This arises from the transverse processes and bodies of the lumbar vertebrae. It passes across the flat part of the ilium and behind the inguinal ligament to be inserted into the femur. Together with the iliacus it flexes the hip joint (see Fig. 16.60).
This lies in the iliac fossa of the innominate bone. It originates from the iliac crest, passes over the iliac fossa and joins the tendon of the psoas muscle to be inserted into the lesser trochanter of the femur. The combined action of the iliacus and psoas flexes the hip joint.
This is a group of four muscles lying on the front and sides of the thigh. They are the rectus femoris and three vasti: lateralis, medialis and intermedius (this last muscle is not shown in Fig. 16.66 because it lies deep to the other two). The rectus femoris originates from the ilium and the three vasti from the upper end of the femur. Together they pass over the front of the knee joint to be inserted into the tibia by the patellar tendon. Only the rectus femoris flexes the hip joint. Together, the group acts as a very strong extensor of the knee joint.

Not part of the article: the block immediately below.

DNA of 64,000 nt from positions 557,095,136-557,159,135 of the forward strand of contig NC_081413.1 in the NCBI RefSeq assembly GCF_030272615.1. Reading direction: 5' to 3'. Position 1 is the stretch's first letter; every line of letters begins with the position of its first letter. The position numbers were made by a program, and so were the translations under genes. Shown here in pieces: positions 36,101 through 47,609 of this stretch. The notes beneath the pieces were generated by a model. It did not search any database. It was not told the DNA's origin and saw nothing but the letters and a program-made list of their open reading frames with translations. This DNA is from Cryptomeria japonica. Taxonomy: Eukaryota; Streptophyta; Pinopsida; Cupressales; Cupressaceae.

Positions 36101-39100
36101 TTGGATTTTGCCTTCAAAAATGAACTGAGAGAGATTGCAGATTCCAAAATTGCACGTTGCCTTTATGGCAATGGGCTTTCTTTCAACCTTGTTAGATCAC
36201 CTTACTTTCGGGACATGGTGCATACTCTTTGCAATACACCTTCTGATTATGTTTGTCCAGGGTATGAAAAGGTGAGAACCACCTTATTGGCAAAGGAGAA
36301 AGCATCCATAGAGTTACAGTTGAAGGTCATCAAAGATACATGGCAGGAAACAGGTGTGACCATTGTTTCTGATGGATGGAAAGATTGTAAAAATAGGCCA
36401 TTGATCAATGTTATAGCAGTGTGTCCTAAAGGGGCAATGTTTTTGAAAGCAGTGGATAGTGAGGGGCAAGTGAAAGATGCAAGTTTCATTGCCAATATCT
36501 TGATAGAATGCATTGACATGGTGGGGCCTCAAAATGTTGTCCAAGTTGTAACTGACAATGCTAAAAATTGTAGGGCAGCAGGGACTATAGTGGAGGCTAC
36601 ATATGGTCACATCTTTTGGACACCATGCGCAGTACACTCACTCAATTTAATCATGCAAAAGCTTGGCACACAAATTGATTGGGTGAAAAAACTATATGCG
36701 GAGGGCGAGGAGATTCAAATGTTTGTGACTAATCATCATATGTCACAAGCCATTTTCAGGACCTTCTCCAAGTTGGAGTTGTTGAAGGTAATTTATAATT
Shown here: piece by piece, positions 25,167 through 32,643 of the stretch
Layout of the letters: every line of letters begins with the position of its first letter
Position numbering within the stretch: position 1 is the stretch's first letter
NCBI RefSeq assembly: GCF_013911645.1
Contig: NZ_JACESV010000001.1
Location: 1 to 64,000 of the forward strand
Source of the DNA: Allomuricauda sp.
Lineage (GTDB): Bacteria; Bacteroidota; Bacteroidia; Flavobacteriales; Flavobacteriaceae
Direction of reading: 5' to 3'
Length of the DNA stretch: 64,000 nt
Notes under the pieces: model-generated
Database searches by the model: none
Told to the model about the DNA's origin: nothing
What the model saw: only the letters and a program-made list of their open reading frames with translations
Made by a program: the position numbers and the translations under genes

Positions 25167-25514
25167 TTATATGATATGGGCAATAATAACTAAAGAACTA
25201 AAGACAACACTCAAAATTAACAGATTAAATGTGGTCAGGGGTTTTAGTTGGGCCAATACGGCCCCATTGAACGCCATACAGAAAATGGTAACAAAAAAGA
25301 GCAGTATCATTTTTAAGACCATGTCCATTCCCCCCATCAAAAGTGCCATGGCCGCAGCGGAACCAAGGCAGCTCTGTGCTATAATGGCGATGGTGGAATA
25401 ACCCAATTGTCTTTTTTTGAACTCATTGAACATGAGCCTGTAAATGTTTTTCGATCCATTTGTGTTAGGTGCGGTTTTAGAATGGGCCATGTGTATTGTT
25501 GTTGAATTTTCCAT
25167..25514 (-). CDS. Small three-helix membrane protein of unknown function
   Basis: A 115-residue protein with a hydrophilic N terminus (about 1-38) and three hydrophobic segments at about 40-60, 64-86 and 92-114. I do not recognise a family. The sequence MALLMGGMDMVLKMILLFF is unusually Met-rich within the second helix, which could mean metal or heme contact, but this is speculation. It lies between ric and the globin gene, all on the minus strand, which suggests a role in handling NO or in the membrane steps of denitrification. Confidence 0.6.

The obturators, deep muscles of the buttock, have their origins in the rim of the obturator foramen of the pelvis and insert into the proximal femur. Their main function lies in lateral rotation at the hip joint.
These consist of the gluteus maximus, medius and minimus, which together form the fleshy part of the buttock. They originate from the ilium and sacrum and are inserted into the femur. They cause extension, abduction and medial rotation at the hip joint.